Pope Francis arrives in the United States this week for a historic visit that will include an unprecedented address to a joint session of Congress. In his speech, the pope is expected to bring up the issue of climate change and call for action on the part of U.S. leadership, a message that has led at least one House member to boycott the pope's appearance.
The environment has been a major issue for the Catholic Church ever since the pope released a 180-page encyclical on climate change. In the papal letter, Pope Francis rightly tied human activity to global warming and framed action on behalf of the environment as a moral imperative.
The Catholic Church has a history of supporting environmental causes. Before Pope Francis released his encyclical, Pope John Paul II spoke out against pollution in a message on the World Day of Peace in 1990, and the United States Catholic Conference released a statement the following year calling the environmetal problems a "moral and religious crisis as well."
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The tradition of environmentalism in the Catholic Church goes as far back as Pope Francis' namesake, St. Francis of Assisi, who was known for his love of animals and the environment and is the patron saint of ecology. The responsibility of environmental stewardship has Biblical roots in Genesis, in which God gave humans dominion over the Earth and its animals.
Christians aren't the only ones to embrace green issues. Other religions hold the environment sacred as well.
Islam With an estimated 1.6 billion adherents, Islam is the world's second most popular religion. Like Christians, Muslims see themselves as caretakers over God's creation.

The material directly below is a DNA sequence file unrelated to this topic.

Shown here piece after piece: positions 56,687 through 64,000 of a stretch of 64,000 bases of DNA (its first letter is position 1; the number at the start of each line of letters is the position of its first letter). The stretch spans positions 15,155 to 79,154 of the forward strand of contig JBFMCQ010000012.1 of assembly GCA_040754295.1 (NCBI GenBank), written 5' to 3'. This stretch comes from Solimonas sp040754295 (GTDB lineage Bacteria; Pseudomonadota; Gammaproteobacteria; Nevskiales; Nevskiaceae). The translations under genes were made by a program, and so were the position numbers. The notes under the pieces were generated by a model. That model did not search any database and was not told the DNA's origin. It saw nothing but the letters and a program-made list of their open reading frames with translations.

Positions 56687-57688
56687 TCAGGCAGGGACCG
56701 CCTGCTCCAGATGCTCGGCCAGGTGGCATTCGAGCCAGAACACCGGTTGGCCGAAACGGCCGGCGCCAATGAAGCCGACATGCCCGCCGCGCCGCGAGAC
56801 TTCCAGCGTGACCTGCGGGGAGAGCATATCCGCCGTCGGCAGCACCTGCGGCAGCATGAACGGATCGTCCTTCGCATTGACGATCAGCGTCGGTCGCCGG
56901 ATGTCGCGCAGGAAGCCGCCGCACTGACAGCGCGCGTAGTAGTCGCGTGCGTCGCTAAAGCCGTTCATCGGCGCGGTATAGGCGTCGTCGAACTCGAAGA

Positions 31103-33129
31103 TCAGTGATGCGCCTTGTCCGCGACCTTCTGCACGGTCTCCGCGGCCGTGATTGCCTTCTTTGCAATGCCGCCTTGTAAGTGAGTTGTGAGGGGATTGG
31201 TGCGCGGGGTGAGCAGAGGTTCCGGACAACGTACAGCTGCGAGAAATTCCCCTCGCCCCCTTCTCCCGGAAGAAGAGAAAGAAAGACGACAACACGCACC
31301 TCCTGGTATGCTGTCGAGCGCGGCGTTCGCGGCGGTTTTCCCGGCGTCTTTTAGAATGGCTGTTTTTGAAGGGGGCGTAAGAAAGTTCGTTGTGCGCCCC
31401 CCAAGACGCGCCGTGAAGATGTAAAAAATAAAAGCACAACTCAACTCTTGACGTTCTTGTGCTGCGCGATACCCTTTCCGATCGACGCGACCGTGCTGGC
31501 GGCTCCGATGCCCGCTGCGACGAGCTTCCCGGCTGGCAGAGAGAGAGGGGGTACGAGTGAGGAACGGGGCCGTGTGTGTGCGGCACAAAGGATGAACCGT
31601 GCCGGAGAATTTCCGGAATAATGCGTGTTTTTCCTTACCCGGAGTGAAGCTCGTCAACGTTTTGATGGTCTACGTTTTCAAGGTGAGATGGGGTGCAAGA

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The Qu'ran, the holy book in Islam, contains over 750 references to ecology and how those principles can be applied to caring for the environment.
The Hadith, a collection of teachings by the prophet Muhammad, also contains a number of passages concerning wild animals, livestock, plants, crops, soil and of course water, an especially important resource in the desert societies from which Islam first emerged.
Judaism Given that both Christianity and Islam have their roots in Jewish scripture, Judaism unsurprisingly also endorses an environmental ethic. In addition to recognizing the earth and its inhabitants as God's creation and humans as having a responsibility as stewards of that creation, Jewish law prohibits wasteful consumption, Rabbi Lawrence Troster writes in the Huffington Post.
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According to Troster, environmental justice is also a Jewish value. "The Jewish concept of Tzedek (righteousness, justice and equity) demands that we create a worldwide economy that is sustainable and that is equitable in the distribution of wealth and resources," he writes.
Hinduism The Abrahamic religions aren't the only ones that incorporate ecology as a moral or religious tenet. Hinduism is a faith known for its reverance of all life and of the environment.
In Hindu teachings, the concept of ahimsa, which calls for respect for life, urges non-violence, and is a big reason why so many Hindus are vegetarian, according to the BBC. All life is linked together like the branches of the banyan tree, according to the Hindu god Krishna.
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The concept of karma also suggests that destruction of life or of the environment can lead to negative consequences for those who caused it.
Buddhism Buddhists, like Hindus, are known to be followers of an especially environmentally friendly faith. They also typically abstain from consuming meat and emphasize harmony with nature rather than control over it.
Like Pope Francis, the Dalai Lama has taken a similar stand on climate change and called on other religious leaders to do the same. During a panel discussion this June, the Dalai Lama even endorsed the pope's encyclical, describing it as "wonderful."
Although much has been made of the issue of science vs. religion, it seems that on one of the most important issues in our time, climate change, there's strong agreement about what's happening in the environment and what needs to be done to protect it.